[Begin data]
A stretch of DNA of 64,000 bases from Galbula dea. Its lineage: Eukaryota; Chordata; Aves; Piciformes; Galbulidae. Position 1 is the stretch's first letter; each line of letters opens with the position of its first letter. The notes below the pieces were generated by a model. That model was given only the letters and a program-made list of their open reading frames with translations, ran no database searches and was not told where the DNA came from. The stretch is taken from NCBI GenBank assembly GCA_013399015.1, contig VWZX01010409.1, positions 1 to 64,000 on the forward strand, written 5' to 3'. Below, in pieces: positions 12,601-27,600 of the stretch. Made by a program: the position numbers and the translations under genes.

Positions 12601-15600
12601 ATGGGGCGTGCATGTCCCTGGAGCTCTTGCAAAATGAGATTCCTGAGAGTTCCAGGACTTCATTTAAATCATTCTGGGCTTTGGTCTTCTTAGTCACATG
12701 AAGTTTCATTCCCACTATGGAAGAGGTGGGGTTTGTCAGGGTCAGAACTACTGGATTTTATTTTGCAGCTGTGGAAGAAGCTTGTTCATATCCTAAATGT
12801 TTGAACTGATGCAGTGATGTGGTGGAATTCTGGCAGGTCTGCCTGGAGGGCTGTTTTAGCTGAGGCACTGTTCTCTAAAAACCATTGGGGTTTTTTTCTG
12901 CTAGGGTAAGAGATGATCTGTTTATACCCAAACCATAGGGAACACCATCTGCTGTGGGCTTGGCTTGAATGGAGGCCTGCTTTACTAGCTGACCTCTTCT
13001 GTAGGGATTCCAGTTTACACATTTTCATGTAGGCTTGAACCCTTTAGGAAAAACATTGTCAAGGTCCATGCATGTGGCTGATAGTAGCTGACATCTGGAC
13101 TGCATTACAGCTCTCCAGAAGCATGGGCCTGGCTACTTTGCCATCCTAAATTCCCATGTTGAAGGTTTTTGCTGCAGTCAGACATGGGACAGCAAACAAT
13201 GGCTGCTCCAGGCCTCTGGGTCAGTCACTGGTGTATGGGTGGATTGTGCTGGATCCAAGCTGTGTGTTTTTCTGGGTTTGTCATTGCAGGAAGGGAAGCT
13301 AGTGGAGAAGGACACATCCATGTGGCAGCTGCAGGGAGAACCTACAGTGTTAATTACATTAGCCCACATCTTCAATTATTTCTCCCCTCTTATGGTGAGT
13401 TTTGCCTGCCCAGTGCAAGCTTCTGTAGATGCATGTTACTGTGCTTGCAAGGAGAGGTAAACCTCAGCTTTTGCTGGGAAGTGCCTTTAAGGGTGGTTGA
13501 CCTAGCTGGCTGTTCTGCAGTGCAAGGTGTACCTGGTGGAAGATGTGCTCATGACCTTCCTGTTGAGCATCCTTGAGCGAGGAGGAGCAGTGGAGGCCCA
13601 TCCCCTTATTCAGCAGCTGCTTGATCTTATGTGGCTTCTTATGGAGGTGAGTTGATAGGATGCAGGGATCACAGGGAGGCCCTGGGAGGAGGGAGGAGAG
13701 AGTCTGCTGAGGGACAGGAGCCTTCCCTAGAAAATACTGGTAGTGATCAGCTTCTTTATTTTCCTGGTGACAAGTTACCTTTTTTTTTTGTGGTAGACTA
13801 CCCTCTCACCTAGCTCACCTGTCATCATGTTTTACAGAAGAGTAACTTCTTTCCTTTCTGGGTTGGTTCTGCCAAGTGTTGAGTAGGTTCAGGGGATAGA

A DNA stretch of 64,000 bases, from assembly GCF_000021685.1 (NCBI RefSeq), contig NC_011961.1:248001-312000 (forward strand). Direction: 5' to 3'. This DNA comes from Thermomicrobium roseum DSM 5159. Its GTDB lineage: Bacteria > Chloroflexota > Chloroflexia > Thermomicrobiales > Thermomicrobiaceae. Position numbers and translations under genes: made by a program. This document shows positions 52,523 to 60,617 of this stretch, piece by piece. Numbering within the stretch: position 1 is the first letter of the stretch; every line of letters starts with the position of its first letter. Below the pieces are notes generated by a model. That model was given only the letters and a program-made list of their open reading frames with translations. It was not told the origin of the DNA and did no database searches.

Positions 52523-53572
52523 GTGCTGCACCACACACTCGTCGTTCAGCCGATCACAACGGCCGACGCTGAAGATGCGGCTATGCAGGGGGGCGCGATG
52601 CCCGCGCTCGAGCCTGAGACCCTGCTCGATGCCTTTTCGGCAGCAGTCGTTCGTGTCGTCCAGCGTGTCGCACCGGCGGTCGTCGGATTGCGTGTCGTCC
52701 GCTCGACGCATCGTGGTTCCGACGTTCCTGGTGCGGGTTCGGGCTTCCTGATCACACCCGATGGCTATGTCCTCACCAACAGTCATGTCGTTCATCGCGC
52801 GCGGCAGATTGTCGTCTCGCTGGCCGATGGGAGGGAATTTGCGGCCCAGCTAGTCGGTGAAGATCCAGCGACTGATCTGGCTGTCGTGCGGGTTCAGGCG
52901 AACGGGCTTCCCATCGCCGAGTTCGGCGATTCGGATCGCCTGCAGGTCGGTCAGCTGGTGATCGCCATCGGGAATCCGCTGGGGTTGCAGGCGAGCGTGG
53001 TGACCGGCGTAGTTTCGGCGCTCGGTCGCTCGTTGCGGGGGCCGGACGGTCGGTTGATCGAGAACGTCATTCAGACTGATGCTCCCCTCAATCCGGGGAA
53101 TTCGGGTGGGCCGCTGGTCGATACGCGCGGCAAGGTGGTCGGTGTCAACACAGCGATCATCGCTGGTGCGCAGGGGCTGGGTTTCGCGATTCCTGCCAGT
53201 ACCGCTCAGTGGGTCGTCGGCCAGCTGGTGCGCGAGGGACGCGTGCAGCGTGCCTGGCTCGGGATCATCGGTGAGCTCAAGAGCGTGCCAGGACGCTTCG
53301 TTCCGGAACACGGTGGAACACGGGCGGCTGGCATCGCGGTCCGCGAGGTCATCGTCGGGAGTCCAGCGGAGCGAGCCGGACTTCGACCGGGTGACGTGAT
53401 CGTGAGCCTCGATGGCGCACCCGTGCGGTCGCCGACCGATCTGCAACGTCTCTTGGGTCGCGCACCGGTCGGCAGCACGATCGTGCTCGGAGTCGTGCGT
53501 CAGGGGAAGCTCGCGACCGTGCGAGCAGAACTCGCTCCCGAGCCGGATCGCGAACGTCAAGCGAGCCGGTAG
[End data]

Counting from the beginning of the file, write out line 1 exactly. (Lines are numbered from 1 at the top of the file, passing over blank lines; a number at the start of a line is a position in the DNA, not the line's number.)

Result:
A stretch of DNA of 64,000 bases from Galbula dea. Its lineage: Eukaryota; Chordata; Aves; Piciformes; Galbulidae. Position 1 is the stretch's first letter; each line of letters opens with the position of its first letter. The notes below the pieces were generated by a model. That model was given only the letters and a program-made list of their open reading frames with translations, ran no database searches and was not told where the DNA came from. The stretch is taken from NCBI GenBank assembly GCA_013399015.1, contig VWZX01010409.1, positions 1 to 64,000 on the forward strand, written 5' to 3'. Below, in pieces: positions 12,601-27,600 of the stretch. Made by a program: the position numbers and the translations under genes.